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My new novel Walkaway (US tour/UK tour) is set in a world that is being torn apart by out-of-control wealth inequality, but not everyone thinks that inequality is what destabilizes the world — there’s a kind of free-market belief that says the problem is really poverty, not inequality, and that the same forces that make the rich richer also lift poor people out of misery, delivering the sanitation, mass food production, communications tools and other innovations that rescues poor people from privation.


As I argue in Shared Destinies, a new article for Tor.com, even if you accept this, extreme wealth disparity still destabilizes our world, because it lets the super-rich turn their dumb biases, phobias and foolish superstitions into policy that the rest of us have to live with — from American climate denial to Russian homophobia to Saudi gender discrimination.


The super-rich—like every other human being—are just as capable of kidding themselves as any other human. This is our great frailty as a species, the reason for the scientific method (because every experimenter will happily interpret their ambiguous results as confirming their hypothesis, so they have to expose their experimental results to hostile feedback from people who point out their stupid mistakes or nothing will ever get done). One of the most toxic forms of ignorance is self-confident ignorance, and the successful are even more prone to this kind of ignorance than the rest of us, because their skill in one domain gives them the erroneous belief that they are good at everything.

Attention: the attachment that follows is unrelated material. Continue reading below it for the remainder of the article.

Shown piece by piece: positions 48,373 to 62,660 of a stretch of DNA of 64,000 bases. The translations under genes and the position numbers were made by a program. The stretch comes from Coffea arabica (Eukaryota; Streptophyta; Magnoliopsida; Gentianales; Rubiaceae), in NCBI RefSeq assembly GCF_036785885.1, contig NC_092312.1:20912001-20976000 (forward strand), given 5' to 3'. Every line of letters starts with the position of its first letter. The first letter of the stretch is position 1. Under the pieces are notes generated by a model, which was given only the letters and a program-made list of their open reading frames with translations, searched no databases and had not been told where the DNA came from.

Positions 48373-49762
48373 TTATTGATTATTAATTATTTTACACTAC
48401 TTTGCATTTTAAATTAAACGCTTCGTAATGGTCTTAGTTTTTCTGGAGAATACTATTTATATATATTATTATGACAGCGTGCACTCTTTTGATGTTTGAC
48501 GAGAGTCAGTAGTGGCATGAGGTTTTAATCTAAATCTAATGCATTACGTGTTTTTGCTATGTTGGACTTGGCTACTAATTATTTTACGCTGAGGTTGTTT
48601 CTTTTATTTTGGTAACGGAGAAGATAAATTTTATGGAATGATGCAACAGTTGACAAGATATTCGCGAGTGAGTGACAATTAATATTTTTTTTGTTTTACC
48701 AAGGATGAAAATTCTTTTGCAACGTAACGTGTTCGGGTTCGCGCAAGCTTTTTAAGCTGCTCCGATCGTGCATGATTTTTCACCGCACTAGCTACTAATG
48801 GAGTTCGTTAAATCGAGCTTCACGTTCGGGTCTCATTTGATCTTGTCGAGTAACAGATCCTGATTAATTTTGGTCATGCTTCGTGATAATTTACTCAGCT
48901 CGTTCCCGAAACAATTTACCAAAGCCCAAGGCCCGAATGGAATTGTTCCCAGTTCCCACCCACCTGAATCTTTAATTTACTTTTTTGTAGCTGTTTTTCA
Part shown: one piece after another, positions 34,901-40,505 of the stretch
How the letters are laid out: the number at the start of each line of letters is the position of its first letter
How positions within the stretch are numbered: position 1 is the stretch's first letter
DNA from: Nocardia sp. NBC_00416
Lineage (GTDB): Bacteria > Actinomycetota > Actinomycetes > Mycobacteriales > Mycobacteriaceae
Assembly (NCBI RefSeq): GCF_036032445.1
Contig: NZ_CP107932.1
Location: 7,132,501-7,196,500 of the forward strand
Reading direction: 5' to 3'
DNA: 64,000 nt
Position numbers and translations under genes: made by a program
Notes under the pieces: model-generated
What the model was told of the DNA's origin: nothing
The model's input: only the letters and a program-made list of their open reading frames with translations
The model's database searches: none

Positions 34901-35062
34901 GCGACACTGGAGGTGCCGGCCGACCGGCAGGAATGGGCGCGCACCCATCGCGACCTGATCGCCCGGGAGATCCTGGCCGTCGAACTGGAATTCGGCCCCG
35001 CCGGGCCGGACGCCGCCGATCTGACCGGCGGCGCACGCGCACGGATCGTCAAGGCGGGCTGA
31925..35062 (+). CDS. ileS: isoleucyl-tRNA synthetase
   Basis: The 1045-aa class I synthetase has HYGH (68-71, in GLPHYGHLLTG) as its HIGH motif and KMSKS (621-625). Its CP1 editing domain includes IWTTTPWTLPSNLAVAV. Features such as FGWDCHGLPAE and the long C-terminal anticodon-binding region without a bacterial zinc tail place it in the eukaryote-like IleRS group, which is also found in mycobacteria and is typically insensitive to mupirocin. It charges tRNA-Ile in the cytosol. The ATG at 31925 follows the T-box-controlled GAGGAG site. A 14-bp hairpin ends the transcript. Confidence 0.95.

(This is why con artists do so well on the rich and powerful: merely flattering their self confidence is enough to lead them into unfamiliar territory where than can be readily fleeced.)

Concentrating power in a few wise hands works great, but it fails badly. Letting the smart, competent technocrats make all the decisions without having to explain themselves to the sheeple can produce remarkable results, but it also means that when the Ubermenschen made dumb mistakes, those mistakes go unchecked, because the emperor’s new clothes cannot be contradicted on pain of defenestration through the Overton Window.

So: the mental quirks of Galtian titans such as climate denial (USA), dotty cult religion (South Korea), cults of personality (North Korea), vicious misogyny (Saudi Arabia) and so on become the law of the land, and the consequences of these peccadilloes swamp any benefits we get from streamlining our authority structure to Get Stuff Done.

The more unequal a society is, the more out-of-balance its policies will be.

Shared Destinies: Why Wealth Inequality Matters

[Cory Doctorow/Tor.com]

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